Last week, I had the opportunity of light painting a Dodge Charger Police Interceptor! I created this light painting for my friend Jim Franzen, the Police Chief for the City of Robbinsdale, Minnesota.
In 2019, I became the photographer for the Robbinsdale Police Department to document all of their staff with individual portraits and the various groups that make up the police department. Last summer, I mentioned to Jim that I could create something pretty unique for them with my ability to create light paintings.
I told Jim that I have light painted many fire trucks, but never a squad car. Well, that was finally about to change.
Two weeks ago, Jim emailed me to say that he will be retiring at the end of the month. I wanted to do something cool and so I asked Jim if I could create a light painting with him and one of their squad cars to help celebrate his retirement. He agreed and a date was set for a few days later.
A 34 Year Career as a Sworn Police Officer
Jim began his law enforcement career in 1986 with the Robbinsdale Police Department. In 1988, Jim went to the Eden Prairie Police Department where he served for the next 20 years, 14 of those years as their patrol supervisor.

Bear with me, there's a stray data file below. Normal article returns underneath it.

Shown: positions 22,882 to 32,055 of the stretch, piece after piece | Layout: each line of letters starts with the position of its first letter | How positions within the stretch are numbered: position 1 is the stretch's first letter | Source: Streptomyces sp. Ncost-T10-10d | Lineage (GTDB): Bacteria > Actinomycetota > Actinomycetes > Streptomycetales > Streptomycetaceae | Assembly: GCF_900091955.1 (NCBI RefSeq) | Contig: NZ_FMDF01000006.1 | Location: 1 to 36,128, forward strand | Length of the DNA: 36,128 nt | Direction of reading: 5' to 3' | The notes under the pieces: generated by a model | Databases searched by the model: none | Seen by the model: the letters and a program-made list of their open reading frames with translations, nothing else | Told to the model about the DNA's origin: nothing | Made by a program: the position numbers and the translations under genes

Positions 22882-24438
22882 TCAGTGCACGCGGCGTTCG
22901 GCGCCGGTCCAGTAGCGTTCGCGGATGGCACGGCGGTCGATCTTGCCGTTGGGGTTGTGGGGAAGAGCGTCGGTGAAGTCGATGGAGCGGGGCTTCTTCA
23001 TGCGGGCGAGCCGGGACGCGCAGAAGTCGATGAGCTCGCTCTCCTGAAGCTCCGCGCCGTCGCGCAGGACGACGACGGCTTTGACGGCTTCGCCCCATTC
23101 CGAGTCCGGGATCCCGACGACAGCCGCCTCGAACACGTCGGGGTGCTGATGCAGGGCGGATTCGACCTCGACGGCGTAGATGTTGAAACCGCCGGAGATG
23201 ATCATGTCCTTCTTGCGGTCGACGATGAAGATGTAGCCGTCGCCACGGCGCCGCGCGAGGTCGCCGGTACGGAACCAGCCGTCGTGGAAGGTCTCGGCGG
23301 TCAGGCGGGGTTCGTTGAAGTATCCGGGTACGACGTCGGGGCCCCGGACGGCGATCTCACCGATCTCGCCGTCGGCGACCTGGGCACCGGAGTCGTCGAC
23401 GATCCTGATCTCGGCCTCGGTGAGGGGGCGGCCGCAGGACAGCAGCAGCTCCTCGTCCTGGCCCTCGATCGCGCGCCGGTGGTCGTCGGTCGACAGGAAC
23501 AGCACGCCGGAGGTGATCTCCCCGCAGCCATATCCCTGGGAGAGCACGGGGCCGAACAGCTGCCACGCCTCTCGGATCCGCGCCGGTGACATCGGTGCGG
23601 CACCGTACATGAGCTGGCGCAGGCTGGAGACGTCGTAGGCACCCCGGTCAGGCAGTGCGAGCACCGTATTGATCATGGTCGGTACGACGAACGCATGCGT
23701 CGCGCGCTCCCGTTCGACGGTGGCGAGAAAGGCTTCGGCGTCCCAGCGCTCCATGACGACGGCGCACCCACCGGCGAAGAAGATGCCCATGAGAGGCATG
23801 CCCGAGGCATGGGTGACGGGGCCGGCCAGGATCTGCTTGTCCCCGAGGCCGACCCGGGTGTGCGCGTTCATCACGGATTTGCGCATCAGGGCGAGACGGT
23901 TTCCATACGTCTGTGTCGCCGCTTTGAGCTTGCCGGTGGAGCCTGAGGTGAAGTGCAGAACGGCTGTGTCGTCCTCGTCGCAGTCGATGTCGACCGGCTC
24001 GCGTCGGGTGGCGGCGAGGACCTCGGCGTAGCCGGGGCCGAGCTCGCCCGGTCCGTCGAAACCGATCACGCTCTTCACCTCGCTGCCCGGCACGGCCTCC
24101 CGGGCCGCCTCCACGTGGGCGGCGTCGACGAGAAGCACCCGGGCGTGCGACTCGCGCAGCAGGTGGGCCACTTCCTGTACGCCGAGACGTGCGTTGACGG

Jim returned to Robbinsdale PD in 2008 where he served as a Captain of the agency. In 2014, Jim was promoted to Police Chief for the City of Robbinsdale. Jim oversees a department of 27 sworn officers and 13 support personnel.
Light painting a 2019 Dodge Charger Police Interceptor
This 2019 Dodge Charger Police Interceptor is an all-wheel-drive (AWD) and features a 5.7L HEMI® V8 engine. It delivers 370 horsepower and 395 pound-feet of torque. It also looks pretty cool light painted!
All-in-all, it took about three hours to set-up and light paint the police station, and the Interceptor. Photographing Jim was the easy part, done well before it even got dark outside.
This set-up required the camera to be set up across the street between two parked cars in order to get the correct angle that included the main police station sign, a nice statue of a child with a police officer, Jim, and of course, the Dodge Charger Police Interceptor.
Jim recruited Community Service Officer Alex Anderson to keep an eye on the camera and tripod so that it didn’t get touched, or more importantly, moved during the light painting. Because if the camera gets moved during a light painting, you get to start over!
We did have several cars and buses drive through some of the shots, but it really did go pretty smoothly. And the finished light painted photographs turned out amazing!
There’s a Movie!
I hope you’ve enjoyed my light painting of a Robbinsdale Police car. As I always do, I’ve created a short video with the images I used in the light painting and “The Build” leading up to the finished images. It’s found at the link below on our YouTube Channel. Thank you for reading our post and have a great one! – M&J